In addition, as we know, nationalist and anti-Soviet sentiments are always directly sponsored by the social stratum of the exploiters to lull the class consciousness of the workers and foment discord among them. This is the basis of the power of parasitic usurpers. But it so happens that in Pridnestrovie the factory workers, as the most disadvantaged stratum of society, are absent. The overwhelming part of the TMR population is made up of intellectuals, merchants, and, remarkably, unemployed pensioners. (The phenomenon of the depopulation of the PMR is a topic for a separate article). At the same time, active and progressive young people in search of a better life are leaving their native country. As a result, there is no fierce class struggle and no interest of workers in politics (as a consequence of the former). As was examined in our other article about Pridnestrovie, the working class perished artificially. This means that the capitalists, who are not worried about the threat to their property inside the country, have no one to corrupt with chauvinistic sentiments, since the masses cannot, and do not want to, oppose them. There is no urgent need for an anti-Soviet agenda.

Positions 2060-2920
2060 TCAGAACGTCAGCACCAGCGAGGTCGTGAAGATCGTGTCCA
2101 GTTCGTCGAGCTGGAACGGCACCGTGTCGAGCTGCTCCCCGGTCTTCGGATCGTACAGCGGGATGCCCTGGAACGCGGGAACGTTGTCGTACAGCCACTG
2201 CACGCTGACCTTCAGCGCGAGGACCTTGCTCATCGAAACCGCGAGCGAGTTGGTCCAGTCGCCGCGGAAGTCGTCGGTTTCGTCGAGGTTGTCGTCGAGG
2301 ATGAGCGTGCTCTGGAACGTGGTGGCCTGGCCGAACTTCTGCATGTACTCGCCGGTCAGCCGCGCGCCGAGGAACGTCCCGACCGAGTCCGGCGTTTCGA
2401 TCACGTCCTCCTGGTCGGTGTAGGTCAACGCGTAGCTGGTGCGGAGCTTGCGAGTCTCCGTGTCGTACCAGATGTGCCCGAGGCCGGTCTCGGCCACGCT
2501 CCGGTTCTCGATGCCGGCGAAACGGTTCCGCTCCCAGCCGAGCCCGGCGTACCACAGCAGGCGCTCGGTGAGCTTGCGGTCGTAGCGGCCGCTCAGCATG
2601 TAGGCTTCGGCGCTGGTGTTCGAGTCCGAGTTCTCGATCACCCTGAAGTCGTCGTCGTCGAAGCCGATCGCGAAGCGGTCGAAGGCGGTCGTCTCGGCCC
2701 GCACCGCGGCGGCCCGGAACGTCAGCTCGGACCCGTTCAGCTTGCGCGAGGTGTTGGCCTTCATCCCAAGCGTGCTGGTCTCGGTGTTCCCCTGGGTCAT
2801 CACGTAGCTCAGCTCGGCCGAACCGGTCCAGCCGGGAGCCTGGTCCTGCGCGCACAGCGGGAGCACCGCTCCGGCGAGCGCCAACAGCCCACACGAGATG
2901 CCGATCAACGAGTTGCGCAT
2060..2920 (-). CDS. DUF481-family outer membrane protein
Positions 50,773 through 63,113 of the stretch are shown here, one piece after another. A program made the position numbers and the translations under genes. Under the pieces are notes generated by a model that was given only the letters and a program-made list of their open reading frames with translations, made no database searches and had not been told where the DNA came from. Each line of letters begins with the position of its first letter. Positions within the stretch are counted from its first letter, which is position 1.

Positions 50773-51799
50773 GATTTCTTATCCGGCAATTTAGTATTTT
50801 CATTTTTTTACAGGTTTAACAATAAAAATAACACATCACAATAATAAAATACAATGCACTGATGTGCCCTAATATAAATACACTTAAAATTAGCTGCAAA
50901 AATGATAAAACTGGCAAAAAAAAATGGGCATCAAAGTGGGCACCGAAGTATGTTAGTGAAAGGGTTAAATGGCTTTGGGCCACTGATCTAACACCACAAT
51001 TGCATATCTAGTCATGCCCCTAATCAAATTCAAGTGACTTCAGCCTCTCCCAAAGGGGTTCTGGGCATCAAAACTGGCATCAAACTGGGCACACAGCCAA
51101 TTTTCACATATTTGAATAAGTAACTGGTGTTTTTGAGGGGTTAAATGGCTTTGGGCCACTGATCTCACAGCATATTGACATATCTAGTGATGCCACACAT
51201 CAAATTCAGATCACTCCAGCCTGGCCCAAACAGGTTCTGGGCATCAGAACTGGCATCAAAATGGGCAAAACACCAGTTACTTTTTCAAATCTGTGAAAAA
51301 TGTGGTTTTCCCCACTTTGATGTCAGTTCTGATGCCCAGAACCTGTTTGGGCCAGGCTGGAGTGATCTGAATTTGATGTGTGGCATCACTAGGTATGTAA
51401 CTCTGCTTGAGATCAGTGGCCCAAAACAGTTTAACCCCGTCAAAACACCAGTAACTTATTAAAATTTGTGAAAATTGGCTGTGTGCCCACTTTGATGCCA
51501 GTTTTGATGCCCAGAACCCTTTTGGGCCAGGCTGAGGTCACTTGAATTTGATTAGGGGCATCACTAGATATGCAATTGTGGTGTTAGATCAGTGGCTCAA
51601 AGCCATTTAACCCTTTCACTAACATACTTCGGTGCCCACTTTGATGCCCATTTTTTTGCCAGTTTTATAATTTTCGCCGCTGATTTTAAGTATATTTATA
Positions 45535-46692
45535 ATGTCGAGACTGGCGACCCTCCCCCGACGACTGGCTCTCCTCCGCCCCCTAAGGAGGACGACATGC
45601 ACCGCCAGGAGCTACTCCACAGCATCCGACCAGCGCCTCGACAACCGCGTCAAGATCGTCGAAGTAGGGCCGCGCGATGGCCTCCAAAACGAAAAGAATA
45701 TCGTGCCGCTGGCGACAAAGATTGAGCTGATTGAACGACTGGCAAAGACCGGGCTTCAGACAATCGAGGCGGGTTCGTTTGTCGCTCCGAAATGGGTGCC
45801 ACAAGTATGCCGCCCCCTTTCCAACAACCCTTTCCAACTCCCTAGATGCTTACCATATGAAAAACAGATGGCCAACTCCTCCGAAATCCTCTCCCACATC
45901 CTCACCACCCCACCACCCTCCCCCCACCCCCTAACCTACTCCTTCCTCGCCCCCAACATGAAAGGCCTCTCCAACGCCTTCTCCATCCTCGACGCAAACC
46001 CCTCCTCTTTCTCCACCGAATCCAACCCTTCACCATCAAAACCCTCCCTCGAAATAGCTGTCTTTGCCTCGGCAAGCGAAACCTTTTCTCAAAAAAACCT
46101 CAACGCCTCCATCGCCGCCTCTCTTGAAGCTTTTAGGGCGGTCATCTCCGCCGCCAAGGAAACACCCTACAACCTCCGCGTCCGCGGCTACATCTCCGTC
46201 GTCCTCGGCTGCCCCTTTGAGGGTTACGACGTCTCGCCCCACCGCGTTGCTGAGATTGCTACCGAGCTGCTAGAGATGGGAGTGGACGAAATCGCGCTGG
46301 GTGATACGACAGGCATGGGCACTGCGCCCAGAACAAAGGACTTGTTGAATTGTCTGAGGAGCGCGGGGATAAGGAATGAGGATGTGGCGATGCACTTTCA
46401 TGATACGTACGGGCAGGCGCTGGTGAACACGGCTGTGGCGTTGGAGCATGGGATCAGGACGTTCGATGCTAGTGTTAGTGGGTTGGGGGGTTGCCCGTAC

It is also worth mentioning the attempt of local authorities to create an image of a single Pridnestrovian nation. At the same time, the Pridnestrovian nation acts not as a mono-national community, but on the contrary, as a voluntary union of many peoples under a single roof. At the same time, the respect and reverence of the constituent parts of the nation are preserved. Thus, for example, the history books and various articles deliberately emphasize the isolation from the right side of the Dniester River, i.e. Moldova. The mono-ethnic Moldova is contrasted with the uniqueness of Pridnestrovian history, starting almost from primitive times. However, fortunately or unfortunately, this idea did not take root among the population. As the sociological survey shows, the majority continues to refer to a specific ethnicity (Russians, Moldovans, etc.). Moreover, the mass pro-Russian sentiments do not allow the ideologists to present Transnistria as something separate and original from Russian history and culture (based on the results of the 2006 referendum, 97.1% voted for unification with Russia).
So, what do we end up with? Pridnestrovie is undoubtedly an example of a truly international state. In this small Eastern European republic, you will not find overt decommunization and violent national hysteria. The Pridnestrovian people, in their struggle against Moldovan-Romanian chauvinism, have been able, despite the many natural contradictions of capitalism, to build a society where dozens of people live in peace and absolute harmony. We, the people’s socialists, have only to watch the rather heated situation in the region and hope that hostile forces (internal or external) will not be able to sow the seed of national discord and turn peaceful laborers against each other. After all, no matter what, the main enemy of the working people is the capitalist class, the cornerstone of a resurgent fascism.
Author and translator: Robert Jordan